Investors Propose Remedy for Korea Discount

Group says Korean equities have ‘chronically underperformed’ for seven years.

A group of shareholders led by investment management firm Dalton Investments is appealing to the $578.7 billion Korea National Pension Service (NPS) and the Korean government to implement initiatives to improve the returns of the country’s equities market, which it says has “chronically underperformed” over the past seven years.  

In a letter to the NPS and the National Assembly of the Republic of Korea, the investors laid out ways in which the country can turn around “one of the worst- performing and most undervalued markets in the world.”

The investors pointed out that over the past seven years, the total shareholder return of The Korea Composite Stock Price Index (KOSPI) was just 25%, despite corporate profits increasing 80% over the same period. They said the NPS, which owns approximately 7% of the Korean equities market, has suffered greatly as a result of this sustained underperformance.

“The issue, however, extends to the entire country of Korea, which is facing continuously slowing economic growth and the highest unemployment rate since 2001,” said the letter. “While Korean companies have generated a great amount of value, this value has not been effectively transferred to Korean households and the economy.”

The investors group proposed actions to help improve the so-called “Korea discount” and shareholder returns. The Korea discount refers to the undervaluing of South Korean stocks by global investors due to factors that burden the country’s economy, such as threats and nuclear and missile tests by North Korea.

They said that the underperformance in the Korean equities market is systemic, and is caused by a tendency of corporate management teams to “pursue misguided capital allocation strategies, which inevitably ignore the interests of minority shareholders.”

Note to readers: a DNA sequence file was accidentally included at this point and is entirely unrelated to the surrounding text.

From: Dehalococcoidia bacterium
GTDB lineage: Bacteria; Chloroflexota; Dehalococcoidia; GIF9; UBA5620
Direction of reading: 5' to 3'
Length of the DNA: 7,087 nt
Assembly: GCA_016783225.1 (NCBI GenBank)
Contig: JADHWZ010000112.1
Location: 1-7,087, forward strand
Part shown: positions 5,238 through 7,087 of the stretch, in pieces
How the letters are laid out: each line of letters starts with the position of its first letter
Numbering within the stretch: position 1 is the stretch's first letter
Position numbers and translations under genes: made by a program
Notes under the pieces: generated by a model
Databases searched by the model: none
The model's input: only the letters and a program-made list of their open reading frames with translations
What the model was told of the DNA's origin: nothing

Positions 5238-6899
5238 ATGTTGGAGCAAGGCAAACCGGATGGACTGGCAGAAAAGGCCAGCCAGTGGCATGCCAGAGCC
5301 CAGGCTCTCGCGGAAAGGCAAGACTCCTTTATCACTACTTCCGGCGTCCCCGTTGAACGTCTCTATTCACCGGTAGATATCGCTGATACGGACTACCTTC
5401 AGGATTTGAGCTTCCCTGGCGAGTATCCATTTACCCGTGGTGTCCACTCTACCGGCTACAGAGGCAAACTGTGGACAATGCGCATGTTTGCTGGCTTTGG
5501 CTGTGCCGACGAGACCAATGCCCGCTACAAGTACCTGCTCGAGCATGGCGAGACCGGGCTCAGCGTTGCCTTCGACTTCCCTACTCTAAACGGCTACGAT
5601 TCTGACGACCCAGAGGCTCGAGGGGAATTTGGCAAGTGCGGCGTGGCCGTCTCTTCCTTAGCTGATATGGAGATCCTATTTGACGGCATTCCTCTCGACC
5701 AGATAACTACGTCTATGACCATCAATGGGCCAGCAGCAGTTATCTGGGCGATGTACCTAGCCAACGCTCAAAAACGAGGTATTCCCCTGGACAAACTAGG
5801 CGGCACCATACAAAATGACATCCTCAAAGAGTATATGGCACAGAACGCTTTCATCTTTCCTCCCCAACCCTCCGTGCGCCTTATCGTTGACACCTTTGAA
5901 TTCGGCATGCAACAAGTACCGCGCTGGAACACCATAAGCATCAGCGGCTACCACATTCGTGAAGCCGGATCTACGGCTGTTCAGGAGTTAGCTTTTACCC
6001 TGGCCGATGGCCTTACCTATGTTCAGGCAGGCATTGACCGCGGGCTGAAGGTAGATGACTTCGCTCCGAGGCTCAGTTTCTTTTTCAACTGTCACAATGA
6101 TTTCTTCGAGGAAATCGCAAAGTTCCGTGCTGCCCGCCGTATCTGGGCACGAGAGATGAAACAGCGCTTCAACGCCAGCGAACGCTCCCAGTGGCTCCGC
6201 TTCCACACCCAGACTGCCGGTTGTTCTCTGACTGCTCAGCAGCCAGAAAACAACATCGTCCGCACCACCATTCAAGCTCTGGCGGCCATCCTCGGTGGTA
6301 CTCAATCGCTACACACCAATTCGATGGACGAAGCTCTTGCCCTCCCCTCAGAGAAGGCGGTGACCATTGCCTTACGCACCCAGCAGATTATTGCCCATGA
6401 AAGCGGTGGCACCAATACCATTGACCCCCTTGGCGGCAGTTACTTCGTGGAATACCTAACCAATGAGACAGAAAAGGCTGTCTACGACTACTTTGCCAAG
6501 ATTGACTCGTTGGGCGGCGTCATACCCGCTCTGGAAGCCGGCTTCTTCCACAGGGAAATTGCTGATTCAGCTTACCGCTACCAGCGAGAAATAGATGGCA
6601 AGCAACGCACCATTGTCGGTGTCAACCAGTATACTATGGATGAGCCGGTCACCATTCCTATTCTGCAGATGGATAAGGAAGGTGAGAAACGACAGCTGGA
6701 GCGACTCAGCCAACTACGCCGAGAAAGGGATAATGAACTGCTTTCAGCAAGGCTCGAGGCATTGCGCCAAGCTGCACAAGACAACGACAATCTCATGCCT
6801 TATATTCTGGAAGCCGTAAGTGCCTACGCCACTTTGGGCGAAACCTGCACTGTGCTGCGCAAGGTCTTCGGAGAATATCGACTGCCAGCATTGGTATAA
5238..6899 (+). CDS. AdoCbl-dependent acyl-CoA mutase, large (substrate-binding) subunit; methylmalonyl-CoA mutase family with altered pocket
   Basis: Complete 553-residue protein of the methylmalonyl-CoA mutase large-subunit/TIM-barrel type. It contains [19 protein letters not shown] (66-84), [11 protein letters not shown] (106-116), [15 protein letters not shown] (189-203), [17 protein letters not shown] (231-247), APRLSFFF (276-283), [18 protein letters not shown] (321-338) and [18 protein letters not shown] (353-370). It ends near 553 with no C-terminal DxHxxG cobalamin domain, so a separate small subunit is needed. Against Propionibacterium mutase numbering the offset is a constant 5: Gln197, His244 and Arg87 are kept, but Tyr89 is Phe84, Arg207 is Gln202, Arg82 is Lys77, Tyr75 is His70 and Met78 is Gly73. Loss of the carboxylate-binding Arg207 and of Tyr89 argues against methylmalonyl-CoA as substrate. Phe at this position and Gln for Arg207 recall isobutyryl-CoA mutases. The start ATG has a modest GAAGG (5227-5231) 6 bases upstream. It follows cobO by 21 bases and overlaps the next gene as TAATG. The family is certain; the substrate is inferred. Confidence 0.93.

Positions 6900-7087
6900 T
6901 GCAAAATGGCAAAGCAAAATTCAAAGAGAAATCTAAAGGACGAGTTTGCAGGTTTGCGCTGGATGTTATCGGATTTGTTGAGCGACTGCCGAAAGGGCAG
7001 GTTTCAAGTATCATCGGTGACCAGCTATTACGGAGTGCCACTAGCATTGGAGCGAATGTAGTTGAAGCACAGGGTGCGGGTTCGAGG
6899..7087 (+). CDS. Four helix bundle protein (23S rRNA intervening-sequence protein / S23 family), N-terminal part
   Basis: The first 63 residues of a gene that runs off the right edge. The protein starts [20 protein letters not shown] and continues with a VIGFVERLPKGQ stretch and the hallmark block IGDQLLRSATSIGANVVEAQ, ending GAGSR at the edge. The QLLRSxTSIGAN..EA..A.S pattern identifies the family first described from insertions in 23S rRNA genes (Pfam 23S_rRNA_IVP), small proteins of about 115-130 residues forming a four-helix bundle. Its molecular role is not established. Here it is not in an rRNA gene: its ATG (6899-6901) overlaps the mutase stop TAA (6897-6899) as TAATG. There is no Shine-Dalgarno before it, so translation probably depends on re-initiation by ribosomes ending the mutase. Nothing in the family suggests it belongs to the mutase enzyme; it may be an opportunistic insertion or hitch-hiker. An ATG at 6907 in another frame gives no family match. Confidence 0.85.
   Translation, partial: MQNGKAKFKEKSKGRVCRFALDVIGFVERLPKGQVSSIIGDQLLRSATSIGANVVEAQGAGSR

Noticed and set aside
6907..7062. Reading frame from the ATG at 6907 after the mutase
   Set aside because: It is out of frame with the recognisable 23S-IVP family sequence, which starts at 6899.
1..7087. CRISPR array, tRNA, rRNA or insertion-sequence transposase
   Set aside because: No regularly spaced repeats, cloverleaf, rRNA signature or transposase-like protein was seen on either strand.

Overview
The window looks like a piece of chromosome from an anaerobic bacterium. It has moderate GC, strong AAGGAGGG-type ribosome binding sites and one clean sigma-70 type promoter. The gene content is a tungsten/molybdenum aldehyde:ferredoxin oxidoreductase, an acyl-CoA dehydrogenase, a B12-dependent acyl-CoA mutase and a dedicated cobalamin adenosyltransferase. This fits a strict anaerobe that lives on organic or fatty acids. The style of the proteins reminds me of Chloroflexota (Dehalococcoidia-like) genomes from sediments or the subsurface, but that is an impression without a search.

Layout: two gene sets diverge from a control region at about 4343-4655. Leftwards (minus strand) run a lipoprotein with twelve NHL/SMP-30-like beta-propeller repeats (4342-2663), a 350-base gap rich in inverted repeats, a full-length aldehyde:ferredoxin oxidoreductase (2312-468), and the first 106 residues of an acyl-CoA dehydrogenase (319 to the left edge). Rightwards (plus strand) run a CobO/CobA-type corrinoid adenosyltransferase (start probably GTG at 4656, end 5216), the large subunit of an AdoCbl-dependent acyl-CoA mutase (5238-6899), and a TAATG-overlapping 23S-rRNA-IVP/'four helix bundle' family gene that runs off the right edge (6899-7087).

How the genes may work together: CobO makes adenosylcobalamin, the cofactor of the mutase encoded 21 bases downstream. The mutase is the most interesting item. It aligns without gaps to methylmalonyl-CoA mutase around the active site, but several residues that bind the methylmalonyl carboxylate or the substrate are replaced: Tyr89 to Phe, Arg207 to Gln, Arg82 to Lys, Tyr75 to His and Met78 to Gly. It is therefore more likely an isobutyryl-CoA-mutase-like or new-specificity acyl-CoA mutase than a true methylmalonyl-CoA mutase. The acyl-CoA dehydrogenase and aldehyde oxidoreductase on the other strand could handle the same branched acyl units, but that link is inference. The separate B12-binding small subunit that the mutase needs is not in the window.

According to the group, Korean companies are not prioritizing return on capital, risk-adjusted returns, and basic minority shareholder interests. They recommend that all capital allocation decisions be measured against the “next best alternative,” including share repurchases and dividend payouts, with the goal of maximizing long-term economic profit for all shareholders.

“It has become all too common for Korean companies to accumulate what amounts to a treasure trove of assets, including cash that sits idle and unproductive on balance sheets,” said the letter. “Given no better alternative, Korean companies should return this capital to shareholders so that capital can be allocated to other opportunities. Instead, Korean companies hoard cash.”

This cash hoarding has resulted in significantly below-average payouts, according to the investors. They point to Taiwan as a country that is economically similar to Korea, but has an average dividend payout ratio of 58% compared to 17% for Korea. The group says that Taiwan’s total shareholder return was three times more than that of Korea for the past seven years.

The group said that if structural changes are not implemented that enable companies to achieve greater returns, the amount individuals contribute to the national pension fund will have to increase by as much as 13% in the long term, and up to 38% in the “very long term.”

The group’s recommendations include implementing better capital allocation strategies and aligning management incentives with those of all shareholders; better alignment of tax rates to encourage fairer practices, and encouraging an automatic investment system for retirement pension as the default option.

“If action is not taken now, this problem will only become more pronounced during a period of low growth, fierce competition, high unemployment, aging demographics, and greater wealth inequality,” said the letter. “As the largest shareholder of Korean equities, NPS has the power to push public companies to adopt better practices … [and] the ability to drive and lead this change.”

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